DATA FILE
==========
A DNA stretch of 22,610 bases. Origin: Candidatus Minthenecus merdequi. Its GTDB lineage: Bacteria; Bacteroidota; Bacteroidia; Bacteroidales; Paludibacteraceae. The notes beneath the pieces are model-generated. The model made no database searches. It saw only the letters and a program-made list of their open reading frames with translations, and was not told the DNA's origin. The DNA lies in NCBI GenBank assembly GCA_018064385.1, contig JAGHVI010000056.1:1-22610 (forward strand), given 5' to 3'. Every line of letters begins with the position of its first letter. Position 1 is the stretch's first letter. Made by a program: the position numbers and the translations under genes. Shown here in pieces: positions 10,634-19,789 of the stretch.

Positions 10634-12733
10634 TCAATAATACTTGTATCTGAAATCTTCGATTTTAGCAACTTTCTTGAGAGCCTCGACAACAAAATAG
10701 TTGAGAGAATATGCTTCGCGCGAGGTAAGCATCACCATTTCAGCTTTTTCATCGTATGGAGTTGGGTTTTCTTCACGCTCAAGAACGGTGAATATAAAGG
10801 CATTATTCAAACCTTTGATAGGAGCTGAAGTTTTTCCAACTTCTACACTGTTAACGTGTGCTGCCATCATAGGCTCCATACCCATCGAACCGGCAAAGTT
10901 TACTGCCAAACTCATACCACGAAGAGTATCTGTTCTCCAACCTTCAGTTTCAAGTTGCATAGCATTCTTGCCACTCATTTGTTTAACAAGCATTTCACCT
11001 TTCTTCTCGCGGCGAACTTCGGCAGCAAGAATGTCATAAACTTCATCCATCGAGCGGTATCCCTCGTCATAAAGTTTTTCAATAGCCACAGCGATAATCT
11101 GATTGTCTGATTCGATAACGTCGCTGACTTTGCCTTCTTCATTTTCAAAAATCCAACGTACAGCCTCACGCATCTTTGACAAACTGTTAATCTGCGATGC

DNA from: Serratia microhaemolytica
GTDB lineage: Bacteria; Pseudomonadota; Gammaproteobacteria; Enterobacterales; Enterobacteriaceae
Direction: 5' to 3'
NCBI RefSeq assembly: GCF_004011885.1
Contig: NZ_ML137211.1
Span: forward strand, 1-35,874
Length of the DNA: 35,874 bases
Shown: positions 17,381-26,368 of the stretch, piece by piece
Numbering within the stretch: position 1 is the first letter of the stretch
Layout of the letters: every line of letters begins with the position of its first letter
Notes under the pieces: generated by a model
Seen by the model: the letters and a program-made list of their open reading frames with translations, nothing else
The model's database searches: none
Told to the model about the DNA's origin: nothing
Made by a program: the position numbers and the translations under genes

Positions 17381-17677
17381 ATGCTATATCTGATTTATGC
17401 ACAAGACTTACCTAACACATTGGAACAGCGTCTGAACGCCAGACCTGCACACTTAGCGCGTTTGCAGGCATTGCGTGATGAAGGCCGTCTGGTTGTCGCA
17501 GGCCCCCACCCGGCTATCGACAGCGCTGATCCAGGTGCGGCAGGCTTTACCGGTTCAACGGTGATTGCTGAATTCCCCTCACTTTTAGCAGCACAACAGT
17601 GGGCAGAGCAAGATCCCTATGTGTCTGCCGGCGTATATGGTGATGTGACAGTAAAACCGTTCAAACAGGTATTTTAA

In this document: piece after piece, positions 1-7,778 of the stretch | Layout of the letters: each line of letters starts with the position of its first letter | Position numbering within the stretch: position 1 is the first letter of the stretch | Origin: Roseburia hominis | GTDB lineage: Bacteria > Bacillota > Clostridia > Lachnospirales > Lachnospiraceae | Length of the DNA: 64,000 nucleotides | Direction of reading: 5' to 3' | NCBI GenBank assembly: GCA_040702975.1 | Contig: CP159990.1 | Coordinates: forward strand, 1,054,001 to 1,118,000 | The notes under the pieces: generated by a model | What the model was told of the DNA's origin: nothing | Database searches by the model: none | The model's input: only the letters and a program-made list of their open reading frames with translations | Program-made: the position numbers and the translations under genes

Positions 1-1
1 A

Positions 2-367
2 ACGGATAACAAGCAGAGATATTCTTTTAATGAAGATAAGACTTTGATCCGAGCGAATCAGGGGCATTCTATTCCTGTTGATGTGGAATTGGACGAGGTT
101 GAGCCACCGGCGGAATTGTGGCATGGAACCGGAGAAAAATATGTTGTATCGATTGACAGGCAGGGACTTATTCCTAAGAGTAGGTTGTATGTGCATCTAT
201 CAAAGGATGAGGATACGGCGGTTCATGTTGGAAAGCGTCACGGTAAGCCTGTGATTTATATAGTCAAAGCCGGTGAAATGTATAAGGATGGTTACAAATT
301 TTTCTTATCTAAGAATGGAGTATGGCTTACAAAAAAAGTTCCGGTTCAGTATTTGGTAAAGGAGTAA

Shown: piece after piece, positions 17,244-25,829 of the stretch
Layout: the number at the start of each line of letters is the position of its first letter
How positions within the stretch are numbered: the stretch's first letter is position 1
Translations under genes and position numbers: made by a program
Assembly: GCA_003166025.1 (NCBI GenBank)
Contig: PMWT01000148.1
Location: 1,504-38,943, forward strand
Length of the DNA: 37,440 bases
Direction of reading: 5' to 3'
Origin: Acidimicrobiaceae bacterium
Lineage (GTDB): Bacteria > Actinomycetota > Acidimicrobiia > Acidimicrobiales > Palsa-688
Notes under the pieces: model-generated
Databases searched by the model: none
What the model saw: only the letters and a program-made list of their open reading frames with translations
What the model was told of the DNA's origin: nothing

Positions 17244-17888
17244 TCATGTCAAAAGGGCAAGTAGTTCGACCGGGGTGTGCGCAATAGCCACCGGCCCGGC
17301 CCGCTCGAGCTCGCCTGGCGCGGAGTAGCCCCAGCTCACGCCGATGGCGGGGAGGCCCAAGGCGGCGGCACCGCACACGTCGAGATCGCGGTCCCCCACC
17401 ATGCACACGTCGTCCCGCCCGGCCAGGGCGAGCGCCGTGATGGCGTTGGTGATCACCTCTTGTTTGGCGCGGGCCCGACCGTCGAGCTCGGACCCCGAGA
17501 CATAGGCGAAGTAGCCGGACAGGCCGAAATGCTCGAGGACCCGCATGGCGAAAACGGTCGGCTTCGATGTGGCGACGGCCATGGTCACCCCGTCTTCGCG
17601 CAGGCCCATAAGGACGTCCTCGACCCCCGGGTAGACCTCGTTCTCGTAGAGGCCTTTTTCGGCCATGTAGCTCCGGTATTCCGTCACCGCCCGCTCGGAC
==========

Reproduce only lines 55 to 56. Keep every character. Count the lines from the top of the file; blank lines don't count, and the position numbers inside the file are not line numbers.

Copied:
17401 ATGCACACGTCGTCCCGCCCGGCCAGGGCGAGCGCCGTGATGGCGTTGGTGATCACCTCTTGTTTGGCGCGGGCCCGACCGTCGAGCTCGGACCCCGAGA
17501 CATAGGCGAAGTAGCCGGACAGGCCGAAATGCTCGAGGACCCGCATGGCGAAAACGGTCGGCTTCGATGTGGCGACGGCCATGGTCACCCCGTCTTCGCG